Toll stir earns MNS non-Marathi support
MNS chief Raj Thackeray's appeal to people to stop paying toll on highways and entry points to cities had the effect of making the Pune-Mumbai Expressway a toll-free affair for only three hours yesterday, but the support for the move expressed by those who rejoiced in the free ride in that window of time brought his party far bigger gains.
Even non-Marathi Expressway users wholeheartedly supported the MNS stand on making highways toll-free, forgiving the party its previous agitations against non-Maharashtrians. Though toll collection on the Expressway resumed after MNS workers had left the two toll plazas on the high-speed road by evening, those who used the Expressway in the three hours when the MNS agitation was in full swing were full of praise for Thackeray.
“I used to often wonder that why toll collection was going on for so many years,” Deepak Shah, a businessman on his way to Mumbai, said. “I welcome this initiative by the MNS. It has highlighted the unnecessary toll collection and though I am not a Marathi manoos, I strongly support the MNS for launching this drive.”
Suresh Ayer, a businessman who travels between the and Mumbai every fortnight, said he was sick and tired of having to shell out Rs 330 for every round trip. “At least I could save on the charges today,” Ayer said.
There were similar reactions from highway users at every toll plaza on the way to Mumbai, whether at the Urse and Khalapur toll plazas on the Expressway or the Talegaon and other toll plazas on NH-4.
Amit Singh, who travels to Mumbai at least thrice a week, said: “I shell out more than Rs 1,000 per week on toll. Non-Maharashtrians criticise Raj Thackeray for his policies, but we strongly support him on his stand against arbitrary toll collection.”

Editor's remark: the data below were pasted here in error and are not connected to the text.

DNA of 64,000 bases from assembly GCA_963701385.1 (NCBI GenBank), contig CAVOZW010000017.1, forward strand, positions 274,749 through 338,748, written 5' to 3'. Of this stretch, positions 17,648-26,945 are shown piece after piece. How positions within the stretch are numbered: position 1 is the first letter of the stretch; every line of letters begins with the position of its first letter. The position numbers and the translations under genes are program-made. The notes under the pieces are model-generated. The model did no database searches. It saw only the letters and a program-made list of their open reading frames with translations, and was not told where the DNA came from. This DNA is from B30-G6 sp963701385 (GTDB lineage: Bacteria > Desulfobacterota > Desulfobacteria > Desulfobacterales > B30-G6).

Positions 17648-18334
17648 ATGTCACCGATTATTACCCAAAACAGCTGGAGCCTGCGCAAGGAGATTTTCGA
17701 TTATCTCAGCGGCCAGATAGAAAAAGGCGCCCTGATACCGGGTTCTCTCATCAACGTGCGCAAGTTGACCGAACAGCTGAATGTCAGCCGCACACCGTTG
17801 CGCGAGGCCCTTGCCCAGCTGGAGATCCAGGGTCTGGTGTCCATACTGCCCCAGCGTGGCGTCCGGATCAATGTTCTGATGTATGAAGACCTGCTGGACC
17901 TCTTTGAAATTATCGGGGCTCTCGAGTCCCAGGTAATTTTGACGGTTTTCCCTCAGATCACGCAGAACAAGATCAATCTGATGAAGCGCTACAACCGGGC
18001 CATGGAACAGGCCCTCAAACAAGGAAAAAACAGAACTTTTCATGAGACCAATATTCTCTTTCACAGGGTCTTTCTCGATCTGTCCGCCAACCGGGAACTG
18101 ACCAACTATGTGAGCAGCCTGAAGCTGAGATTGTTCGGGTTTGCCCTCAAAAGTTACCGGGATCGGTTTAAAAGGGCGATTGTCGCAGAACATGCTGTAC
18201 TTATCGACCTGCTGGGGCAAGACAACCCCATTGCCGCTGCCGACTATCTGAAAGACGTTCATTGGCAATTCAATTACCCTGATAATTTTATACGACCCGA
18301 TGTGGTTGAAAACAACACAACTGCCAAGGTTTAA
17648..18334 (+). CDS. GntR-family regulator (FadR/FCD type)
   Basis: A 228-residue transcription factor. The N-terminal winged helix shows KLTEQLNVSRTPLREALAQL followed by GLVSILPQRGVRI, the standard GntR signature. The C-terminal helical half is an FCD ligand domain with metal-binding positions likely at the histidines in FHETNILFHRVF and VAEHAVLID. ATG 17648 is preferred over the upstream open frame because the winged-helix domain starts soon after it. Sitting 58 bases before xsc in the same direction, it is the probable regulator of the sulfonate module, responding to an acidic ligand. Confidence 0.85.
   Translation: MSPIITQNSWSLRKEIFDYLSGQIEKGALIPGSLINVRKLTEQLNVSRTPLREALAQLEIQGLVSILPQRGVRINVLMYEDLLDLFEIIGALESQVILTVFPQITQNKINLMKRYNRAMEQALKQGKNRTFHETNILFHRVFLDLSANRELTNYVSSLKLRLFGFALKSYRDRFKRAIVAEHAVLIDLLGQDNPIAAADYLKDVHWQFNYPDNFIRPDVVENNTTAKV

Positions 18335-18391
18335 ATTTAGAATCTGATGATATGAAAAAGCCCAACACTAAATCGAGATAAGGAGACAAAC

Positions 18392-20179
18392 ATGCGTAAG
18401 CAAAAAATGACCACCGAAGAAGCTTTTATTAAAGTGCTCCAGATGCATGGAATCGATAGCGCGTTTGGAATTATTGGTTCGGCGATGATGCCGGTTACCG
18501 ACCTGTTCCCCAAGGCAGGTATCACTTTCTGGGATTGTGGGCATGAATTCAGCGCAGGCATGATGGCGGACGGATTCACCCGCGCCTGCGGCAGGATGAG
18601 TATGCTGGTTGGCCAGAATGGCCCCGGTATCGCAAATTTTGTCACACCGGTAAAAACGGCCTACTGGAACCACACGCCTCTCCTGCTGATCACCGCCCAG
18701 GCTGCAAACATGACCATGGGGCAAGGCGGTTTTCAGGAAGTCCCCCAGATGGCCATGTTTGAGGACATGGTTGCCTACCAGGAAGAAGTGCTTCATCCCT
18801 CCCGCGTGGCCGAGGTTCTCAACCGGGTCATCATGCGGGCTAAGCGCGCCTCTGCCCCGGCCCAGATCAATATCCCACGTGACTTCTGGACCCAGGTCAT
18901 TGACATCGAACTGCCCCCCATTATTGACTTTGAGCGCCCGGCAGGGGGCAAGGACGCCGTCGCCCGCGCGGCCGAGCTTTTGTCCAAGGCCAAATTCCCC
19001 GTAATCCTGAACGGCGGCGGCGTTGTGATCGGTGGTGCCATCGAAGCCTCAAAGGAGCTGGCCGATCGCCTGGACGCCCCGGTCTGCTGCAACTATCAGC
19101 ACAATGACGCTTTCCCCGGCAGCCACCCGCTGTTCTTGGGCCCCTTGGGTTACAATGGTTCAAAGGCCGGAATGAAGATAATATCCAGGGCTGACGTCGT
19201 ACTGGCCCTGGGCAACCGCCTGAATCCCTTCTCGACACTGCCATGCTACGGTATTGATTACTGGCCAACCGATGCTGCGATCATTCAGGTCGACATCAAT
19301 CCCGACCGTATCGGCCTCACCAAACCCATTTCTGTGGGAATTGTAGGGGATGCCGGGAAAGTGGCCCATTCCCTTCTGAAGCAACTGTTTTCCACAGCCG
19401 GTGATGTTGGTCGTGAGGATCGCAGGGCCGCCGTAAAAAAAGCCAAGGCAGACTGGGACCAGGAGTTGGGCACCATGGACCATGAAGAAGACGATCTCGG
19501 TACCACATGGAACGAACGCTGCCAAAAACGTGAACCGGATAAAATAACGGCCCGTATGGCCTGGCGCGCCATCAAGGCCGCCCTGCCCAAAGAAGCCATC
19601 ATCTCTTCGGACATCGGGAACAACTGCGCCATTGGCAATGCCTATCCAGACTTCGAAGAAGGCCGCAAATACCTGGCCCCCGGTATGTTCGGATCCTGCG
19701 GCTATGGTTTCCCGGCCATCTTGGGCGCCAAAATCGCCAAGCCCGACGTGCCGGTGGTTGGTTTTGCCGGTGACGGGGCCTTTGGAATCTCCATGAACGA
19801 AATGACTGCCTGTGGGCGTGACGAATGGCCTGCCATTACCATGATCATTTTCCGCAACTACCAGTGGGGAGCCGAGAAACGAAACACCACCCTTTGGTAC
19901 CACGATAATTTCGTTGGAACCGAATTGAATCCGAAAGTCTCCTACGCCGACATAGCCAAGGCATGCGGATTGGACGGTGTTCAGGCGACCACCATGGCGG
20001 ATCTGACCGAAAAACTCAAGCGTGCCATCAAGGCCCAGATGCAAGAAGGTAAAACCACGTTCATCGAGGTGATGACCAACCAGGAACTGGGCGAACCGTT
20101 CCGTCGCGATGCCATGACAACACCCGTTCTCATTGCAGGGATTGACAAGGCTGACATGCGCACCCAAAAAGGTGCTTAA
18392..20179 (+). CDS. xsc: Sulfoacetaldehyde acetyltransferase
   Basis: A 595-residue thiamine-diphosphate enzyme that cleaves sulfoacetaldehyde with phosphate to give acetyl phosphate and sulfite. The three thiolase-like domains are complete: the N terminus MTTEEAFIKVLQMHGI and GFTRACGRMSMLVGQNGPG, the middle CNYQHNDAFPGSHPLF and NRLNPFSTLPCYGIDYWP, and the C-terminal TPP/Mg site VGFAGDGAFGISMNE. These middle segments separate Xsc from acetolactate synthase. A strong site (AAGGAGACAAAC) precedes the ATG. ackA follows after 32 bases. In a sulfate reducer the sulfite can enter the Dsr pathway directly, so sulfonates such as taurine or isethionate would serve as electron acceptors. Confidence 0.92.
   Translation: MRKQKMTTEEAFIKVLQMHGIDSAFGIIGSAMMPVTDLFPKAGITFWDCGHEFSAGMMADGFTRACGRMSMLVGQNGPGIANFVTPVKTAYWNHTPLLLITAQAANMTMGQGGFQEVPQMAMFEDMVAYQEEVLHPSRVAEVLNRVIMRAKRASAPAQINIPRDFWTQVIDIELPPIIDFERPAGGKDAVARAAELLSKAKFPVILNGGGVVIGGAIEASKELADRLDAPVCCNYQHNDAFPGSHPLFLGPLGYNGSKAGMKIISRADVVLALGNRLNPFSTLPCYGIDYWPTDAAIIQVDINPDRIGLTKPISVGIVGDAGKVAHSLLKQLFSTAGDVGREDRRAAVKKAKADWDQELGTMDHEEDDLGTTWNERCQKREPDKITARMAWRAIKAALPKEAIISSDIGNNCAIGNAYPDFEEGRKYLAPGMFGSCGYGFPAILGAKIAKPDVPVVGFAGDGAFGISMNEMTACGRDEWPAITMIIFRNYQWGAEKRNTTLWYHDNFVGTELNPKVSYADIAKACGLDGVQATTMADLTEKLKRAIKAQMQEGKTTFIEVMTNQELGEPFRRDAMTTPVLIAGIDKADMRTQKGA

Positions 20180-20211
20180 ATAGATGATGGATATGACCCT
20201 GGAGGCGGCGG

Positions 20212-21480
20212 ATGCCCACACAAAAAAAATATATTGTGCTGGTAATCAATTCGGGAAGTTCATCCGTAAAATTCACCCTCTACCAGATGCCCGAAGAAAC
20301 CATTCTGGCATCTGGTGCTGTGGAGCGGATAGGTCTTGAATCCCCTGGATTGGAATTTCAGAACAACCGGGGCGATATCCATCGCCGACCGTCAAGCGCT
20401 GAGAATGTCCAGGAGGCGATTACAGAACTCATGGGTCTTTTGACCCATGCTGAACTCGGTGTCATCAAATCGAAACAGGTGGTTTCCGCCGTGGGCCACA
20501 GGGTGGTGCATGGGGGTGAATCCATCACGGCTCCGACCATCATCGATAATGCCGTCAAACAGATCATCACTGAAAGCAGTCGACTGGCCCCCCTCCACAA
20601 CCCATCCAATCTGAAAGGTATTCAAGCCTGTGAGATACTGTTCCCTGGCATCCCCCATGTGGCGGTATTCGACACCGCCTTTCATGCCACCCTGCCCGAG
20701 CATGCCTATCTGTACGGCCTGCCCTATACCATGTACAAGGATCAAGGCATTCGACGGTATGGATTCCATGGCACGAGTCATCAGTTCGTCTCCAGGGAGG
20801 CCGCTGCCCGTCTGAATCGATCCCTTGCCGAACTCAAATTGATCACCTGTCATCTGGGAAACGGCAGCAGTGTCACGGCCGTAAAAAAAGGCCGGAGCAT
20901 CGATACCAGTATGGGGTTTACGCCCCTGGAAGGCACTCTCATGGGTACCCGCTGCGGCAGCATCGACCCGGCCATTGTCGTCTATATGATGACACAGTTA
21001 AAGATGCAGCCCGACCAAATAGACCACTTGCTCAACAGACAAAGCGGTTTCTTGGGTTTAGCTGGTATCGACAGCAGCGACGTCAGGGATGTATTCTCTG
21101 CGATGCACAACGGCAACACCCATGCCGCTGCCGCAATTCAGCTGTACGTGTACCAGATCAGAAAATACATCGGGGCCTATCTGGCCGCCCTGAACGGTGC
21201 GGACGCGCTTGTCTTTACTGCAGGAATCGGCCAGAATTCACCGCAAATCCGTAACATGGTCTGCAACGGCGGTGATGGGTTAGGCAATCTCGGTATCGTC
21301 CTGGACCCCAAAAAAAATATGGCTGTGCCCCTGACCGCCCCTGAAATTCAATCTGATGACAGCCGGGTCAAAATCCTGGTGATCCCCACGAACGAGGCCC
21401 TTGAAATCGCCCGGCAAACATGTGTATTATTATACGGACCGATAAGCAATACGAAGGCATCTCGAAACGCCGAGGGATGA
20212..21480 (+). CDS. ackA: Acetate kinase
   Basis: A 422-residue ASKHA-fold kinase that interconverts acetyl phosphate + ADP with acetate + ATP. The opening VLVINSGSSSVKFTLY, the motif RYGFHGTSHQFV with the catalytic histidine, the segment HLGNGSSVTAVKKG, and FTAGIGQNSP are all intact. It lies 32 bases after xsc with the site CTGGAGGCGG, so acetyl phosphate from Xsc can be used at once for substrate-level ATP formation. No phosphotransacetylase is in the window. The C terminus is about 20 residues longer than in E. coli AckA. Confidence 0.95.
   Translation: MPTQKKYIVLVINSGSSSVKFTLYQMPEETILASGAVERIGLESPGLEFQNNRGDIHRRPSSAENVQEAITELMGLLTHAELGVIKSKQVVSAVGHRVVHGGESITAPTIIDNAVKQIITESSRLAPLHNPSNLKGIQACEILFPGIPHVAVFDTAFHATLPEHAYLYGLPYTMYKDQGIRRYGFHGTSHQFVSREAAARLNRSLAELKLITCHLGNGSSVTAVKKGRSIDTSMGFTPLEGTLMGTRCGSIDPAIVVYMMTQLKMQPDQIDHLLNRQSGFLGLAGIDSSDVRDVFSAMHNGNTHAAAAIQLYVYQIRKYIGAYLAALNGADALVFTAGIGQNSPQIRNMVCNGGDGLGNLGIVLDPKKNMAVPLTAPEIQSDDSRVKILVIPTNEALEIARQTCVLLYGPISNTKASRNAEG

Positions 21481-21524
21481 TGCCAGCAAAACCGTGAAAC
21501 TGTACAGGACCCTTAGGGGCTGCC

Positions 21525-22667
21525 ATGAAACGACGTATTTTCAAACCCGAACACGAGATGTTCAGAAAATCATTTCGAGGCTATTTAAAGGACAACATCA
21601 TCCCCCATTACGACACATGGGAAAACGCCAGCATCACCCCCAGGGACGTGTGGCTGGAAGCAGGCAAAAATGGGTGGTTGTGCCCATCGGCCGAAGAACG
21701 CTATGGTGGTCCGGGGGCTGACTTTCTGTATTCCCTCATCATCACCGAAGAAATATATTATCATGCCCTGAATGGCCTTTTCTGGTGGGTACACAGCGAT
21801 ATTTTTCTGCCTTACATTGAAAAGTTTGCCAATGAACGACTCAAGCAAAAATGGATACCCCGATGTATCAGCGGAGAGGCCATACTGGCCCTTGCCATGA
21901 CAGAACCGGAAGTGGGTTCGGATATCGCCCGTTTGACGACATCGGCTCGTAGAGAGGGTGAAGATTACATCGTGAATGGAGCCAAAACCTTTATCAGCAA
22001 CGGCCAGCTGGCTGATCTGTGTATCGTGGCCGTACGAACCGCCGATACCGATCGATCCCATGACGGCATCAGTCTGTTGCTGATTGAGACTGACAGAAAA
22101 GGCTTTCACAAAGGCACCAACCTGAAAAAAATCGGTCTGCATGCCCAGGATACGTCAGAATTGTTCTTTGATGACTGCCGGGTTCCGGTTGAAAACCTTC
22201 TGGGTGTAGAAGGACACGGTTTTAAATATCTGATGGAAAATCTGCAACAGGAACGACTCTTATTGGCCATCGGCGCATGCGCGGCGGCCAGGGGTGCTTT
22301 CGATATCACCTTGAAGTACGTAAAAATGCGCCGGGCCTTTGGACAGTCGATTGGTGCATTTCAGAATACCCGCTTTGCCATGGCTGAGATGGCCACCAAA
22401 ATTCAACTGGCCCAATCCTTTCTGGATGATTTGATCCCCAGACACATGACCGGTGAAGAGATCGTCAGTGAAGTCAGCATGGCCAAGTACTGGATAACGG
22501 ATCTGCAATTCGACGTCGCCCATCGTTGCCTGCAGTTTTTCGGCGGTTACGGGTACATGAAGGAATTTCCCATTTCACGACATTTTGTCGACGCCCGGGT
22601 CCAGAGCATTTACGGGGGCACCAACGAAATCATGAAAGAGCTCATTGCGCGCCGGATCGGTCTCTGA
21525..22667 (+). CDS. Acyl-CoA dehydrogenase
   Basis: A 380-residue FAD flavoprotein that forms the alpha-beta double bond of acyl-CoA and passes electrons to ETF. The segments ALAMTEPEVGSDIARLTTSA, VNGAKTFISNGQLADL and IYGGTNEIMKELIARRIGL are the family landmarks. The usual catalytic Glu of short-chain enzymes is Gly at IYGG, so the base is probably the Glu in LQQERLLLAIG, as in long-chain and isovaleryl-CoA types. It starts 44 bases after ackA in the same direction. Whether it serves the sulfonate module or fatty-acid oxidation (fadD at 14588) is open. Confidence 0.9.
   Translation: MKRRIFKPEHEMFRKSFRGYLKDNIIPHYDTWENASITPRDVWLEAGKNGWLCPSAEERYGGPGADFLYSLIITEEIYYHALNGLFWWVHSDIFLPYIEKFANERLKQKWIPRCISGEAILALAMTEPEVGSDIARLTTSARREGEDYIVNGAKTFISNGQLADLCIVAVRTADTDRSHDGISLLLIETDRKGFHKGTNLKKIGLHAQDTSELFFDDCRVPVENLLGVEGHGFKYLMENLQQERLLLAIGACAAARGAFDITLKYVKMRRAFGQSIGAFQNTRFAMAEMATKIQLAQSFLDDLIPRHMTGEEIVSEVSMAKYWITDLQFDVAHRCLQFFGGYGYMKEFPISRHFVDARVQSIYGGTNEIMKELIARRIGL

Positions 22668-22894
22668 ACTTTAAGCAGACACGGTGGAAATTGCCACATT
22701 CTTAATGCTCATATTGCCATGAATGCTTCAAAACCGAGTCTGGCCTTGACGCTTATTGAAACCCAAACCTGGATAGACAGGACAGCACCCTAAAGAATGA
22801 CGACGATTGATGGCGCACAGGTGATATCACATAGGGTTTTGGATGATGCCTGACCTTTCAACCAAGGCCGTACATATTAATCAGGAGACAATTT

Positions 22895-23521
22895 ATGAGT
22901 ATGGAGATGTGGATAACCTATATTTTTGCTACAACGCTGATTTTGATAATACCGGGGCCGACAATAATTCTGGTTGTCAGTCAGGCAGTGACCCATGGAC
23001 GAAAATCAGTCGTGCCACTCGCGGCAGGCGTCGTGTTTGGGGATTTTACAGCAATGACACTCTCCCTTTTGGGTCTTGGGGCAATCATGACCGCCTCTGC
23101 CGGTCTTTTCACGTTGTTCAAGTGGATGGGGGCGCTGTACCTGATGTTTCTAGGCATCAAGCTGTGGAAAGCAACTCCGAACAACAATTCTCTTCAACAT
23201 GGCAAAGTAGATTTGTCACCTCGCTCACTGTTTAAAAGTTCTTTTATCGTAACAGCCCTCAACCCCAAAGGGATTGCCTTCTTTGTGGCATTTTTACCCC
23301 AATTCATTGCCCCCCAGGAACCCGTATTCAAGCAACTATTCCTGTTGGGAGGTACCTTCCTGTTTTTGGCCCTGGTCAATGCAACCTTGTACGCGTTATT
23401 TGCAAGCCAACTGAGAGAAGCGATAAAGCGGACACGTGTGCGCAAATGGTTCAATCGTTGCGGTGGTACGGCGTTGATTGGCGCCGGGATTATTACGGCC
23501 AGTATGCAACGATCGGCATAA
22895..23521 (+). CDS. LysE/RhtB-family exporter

Sachin Gole, general Secretary of the MNS road and infrastructure cell for Western Maharashtra, said MNS workers had conducted a survey of collections at toll plazas across the state following Thackeray’s instructions to the effect and the party chief had appealed to people to stop paying toll based on the survey findings.
Gole said the MNS had asked the state government to reveal the toll collection over the years so far, but as the government seemed reluctant to do so, the MNS had carried out the survey from June 13 to July 8, the findings of which showed the authorities had already collected five times more money than the construction cost incurred on laying the highways where toll was being collected.
Reacting on why yesterday’s protest at the toll plazas was short-lived, MNS state general secretary Anil Shidore said: “The protest carried out on Tuesday was to encourage people not to pay toll. As a lot of protesters were picked up by the police, the effect was felt for only a brief period of time.”
Shyam Savant, project manager at the Khalapur toll plaza, said: “On Tuesday we shut operations for three hours as we feared damage to our property.”